East Spencer police chief in football movie

Published 12:00 am Wednesday, January 19, 2011

By Karissa Minn
kminn@salisburypost.com
This spring, moviegoers might just spot a local police chief on the silver screen.
East Spencer Police Chief Floyd Baldo played a football coach as an extra in the movie “The 5th Quarter,” which was filmed in Winston-Salem and is set to release in March.
The film stars Aidan Quinn, Andie MacDowell and Ryan Merriman and tells the story of a star football player at Wake Forest University named Jon Abbate.
In February 2006, Abbate’s 15-year-old brother, Luke, was killed in a car wreck due to his friend’s reckless driving.
“After Jon’s brother died, he didn’t care much about football anymore,” Baldo said. “But his coach kept talking to him and eventually talked him back into playing football.”
Instead of his usual No. 40, Abbate asked to wear the No. 5, his brother’s number when he played high school football. At the end of the third quarter, he would hold up five fingers in honor of Luke, and the rest of the team and even the fans followed his lead. Soon, at Wake Forest the fourth quarter became known as the fifth quarter.
Baldo said he attended the first game of that season when the school played against Syracuse.
“I remember in that game that the announcer made some comments about helping Wake Forest get to the ACC championship,” Baldo said. “I said, ‘ACC championship and Wake Forest shouldn’t be in the same sentence.’ ”
But defying expectations and the odds, Abbate and his team went on to win the Atlantic Coast Conference. It was the first time since 1970 and the second time ever Wake Forest held the title of ACC champions.
Baldo said he heard about the movie a couple years ago from a friend, who told him they were looking for extras to be football players. Baldo had played football at Winston-Salem State University.
“As soon as I walked in the door, one of the guys looked at me and said, ‘You’re one of them,’ ” he said.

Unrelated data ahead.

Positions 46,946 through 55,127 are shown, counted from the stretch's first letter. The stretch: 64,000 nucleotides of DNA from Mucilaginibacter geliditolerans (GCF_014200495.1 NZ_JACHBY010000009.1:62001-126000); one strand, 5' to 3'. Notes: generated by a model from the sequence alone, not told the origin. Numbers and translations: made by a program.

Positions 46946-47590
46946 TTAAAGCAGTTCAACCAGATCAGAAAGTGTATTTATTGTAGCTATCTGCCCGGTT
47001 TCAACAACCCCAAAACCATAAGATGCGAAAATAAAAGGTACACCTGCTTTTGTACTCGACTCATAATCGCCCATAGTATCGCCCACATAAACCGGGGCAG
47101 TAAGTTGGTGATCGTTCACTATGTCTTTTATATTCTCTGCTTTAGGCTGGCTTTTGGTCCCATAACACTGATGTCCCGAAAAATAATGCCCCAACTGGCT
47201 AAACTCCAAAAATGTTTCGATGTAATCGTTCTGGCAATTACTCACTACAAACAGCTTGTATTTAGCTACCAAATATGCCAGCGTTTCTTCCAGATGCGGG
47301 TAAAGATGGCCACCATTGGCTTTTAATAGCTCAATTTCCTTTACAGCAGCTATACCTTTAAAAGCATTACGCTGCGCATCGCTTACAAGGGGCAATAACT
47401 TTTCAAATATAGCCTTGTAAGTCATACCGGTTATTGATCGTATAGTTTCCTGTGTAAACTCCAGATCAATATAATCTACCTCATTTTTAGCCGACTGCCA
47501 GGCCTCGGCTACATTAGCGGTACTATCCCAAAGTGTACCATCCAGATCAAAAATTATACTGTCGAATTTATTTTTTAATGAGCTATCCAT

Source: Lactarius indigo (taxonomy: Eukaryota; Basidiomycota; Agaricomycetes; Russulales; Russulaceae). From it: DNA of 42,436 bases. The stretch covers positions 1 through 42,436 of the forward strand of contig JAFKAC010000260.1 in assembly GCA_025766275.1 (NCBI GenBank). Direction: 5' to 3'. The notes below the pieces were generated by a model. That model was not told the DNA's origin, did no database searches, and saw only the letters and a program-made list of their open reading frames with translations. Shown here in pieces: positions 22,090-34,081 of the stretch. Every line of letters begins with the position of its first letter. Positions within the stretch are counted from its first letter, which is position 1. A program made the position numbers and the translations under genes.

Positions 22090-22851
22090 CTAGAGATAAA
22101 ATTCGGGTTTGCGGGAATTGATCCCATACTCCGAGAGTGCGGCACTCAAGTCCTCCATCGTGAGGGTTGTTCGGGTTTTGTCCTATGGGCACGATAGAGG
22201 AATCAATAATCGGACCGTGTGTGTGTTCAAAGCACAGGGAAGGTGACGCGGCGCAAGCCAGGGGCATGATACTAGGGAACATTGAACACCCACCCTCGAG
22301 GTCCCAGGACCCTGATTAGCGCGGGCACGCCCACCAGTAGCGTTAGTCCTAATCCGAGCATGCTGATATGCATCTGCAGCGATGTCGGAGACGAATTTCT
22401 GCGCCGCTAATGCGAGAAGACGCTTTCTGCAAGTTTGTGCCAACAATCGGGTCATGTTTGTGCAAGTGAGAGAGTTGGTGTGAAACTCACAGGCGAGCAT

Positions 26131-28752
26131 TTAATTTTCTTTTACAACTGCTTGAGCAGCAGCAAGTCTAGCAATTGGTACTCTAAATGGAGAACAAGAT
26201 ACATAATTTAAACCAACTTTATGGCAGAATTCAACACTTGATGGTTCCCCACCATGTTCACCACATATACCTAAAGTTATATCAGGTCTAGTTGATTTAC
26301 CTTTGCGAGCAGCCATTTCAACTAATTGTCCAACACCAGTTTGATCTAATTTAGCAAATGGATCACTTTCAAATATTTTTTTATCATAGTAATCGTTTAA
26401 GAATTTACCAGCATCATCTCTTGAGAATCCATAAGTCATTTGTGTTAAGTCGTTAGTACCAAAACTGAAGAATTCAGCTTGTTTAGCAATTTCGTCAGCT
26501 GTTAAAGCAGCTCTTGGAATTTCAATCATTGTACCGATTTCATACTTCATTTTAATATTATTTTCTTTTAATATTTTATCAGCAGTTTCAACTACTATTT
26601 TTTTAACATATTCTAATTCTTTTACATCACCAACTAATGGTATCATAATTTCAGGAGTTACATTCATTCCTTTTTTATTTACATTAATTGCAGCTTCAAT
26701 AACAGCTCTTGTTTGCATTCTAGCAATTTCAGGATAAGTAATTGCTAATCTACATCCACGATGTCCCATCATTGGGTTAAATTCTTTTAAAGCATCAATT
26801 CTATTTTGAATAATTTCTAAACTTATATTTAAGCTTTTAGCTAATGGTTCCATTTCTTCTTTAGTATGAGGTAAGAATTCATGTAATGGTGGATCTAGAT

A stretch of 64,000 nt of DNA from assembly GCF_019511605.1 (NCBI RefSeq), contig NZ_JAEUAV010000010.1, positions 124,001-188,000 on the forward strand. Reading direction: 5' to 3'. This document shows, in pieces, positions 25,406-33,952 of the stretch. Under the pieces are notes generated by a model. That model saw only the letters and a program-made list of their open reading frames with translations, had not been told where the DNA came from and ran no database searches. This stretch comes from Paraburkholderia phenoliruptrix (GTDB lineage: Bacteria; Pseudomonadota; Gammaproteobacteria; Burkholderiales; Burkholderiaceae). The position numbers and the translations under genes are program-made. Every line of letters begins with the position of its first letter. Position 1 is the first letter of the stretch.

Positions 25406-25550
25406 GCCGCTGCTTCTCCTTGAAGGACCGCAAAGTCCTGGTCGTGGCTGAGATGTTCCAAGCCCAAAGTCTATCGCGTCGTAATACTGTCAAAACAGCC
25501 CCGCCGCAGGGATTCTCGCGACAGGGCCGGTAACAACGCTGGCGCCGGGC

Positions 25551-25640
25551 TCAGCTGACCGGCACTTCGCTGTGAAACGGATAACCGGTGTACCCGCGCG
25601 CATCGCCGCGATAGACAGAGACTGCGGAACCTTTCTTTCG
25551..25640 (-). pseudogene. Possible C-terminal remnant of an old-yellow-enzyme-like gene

At first, Baldo was given No. 55 to portray a Wake Forest defensive player. But because “The Fifth Quarter” is based on a true story, the filmmakers decided to use some footage from the actual games — and unlike Baldo, the player who wore No. 55 was black.
Baldo was then switched out to play one of the team’s coaches. He said he was disappointed at first, then relieved that he could wear a sweatshirt instead of a short-sleeved football uniform.
“It was in November or December of 2008,” Baldo said. “It got really cold, and they had to spray water on the football players to make them look like they were sweating.”
He had no lines, but his football experience helped direct those on the sideline create believeable scenes.
“People kept looking different ways, and I said, ‘Guys, in a real game, your eyes follow the football,’ ” he said. “We got some good scenes after that.”
Baldo said he and the other extras worked a total of six long days on set. He spoke to Quinn and Merriman, but did not say much to MacDowell, because he was careful not to “hound” the stars.
He said he’s not sure if people will be able to spot him in the final cut of the film, but “I’m glad I got to do it.”
Baldo said “The 5th Quarter,” written and directed by Rick Bieber, should premiere in Winston-Salem sometime between now and its March release.
To find out more about “The 5th Quarter,” visit the5thquartermovie. com.
Contact reporter Karissa Minn at 704-797-4222.

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